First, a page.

Kennedy took a notion that he could lift this 1000 pound dumbbell with his hands and he began to train with a big whiskey cask, not using whiskey in it, but water, sand and rock as he gained strength. In other words, he used the Milo Bar Bell system of gradually increasing weight as he improved in his strength.

The first time he tried lifting the 1000 pound weight he failed but some time later he succeeded. His style was to straddle the weight and have one hand in front of his body grasping the weight and the other hand grasping it in the rear of his body, this position being known as the Hands Alone Lift. His body was erect with the exception that the knees were bent about 2 or 3 inches.”

– Warren Lincoln Travis
My 40 years with the World’s Strongest Men

Moore’s Squat Bar

Posted on Monday, March 31st, 2014 by John Wood

Here, 1959 AAU Mr. America winner Harry Johnson demonstrates Moore’s Squat Bar, a unique piece of equipment from the Atlanta Barbell Co., which was often advertised in the old Iron Man magazine and which eliminates much of the discomfort of squatting due to the “yoke” design.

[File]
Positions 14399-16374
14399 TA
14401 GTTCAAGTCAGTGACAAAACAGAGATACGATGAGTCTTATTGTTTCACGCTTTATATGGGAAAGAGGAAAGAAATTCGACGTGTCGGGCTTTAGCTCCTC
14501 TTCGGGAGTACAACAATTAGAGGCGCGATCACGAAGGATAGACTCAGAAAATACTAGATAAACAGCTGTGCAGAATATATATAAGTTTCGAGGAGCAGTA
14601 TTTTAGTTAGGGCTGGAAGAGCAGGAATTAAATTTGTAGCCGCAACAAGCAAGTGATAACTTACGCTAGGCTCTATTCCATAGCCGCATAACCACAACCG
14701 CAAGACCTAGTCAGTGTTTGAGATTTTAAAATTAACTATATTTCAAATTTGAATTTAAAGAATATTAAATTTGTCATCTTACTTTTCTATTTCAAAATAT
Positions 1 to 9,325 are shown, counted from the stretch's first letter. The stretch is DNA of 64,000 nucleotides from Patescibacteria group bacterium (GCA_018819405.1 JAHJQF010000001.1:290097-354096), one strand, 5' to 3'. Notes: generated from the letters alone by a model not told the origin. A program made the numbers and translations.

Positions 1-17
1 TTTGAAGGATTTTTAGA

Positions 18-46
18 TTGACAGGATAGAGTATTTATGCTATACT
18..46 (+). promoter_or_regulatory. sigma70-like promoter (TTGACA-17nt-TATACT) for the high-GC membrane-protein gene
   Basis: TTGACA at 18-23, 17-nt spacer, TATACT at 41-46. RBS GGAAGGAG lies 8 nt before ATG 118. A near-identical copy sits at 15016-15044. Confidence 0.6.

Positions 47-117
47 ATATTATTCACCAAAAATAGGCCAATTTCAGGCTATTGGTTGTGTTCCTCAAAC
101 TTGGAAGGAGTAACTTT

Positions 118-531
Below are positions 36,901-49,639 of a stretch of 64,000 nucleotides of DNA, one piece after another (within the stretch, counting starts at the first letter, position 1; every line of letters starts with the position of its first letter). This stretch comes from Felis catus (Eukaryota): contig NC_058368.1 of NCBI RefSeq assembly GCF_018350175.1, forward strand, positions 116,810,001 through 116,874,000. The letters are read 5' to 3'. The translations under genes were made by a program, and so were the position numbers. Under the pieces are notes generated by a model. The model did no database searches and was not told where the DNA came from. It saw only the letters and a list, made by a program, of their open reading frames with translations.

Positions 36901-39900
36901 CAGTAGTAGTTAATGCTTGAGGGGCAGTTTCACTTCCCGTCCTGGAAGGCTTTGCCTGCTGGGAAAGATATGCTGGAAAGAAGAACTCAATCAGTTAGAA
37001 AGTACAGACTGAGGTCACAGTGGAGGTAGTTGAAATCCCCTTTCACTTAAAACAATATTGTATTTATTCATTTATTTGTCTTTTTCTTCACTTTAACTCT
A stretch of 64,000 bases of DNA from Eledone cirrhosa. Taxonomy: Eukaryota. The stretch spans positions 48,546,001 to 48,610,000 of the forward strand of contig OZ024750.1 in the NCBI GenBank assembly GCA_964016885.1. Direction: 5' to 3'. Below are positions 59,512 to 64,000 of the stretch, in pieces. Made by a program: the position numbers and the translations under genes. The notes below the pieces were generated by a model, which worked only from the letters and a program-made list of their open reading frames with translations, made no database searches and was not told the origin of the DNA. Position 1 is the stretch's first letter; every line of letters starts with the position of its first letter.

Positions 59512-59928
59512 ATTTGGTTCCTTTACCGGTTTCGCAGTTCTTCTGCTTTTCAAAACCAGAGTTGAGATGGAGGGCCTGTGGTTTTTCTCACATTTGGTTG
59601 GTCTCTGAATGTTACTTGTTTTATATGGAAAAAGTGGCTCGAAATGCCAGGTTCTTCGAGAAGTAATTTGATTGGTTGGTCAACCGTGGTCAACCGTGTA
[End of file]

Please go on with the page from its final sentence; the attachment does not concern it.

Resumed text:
Look familiar?
The rights were eventually purchased by multiple-time Mr. Olympia winner Frank Zane, and re-released as the Frank Zane Leg Blaster (which is still available today.) We have an original Moore Squat bar still very much in use in our private collection.

The Nautilus Upright Squat Machine

Posted on Friday, May 4th, 2012 by John Wood

Casey Viator, using the Nautilus Upright Squat Machine during the Colorado Experiment

During the “Colorado Experiment” Casey Viator famously gained 63 pounds of muscle mass in 28 days.  The workouts were brief and intense and while not an “experiment” in a truest sense of the word, it did show that dramatic results were quite possible under a certain set of circumstances.  Interestingly, much of the equipment used was in fact, experimental, and never actually made commercially available.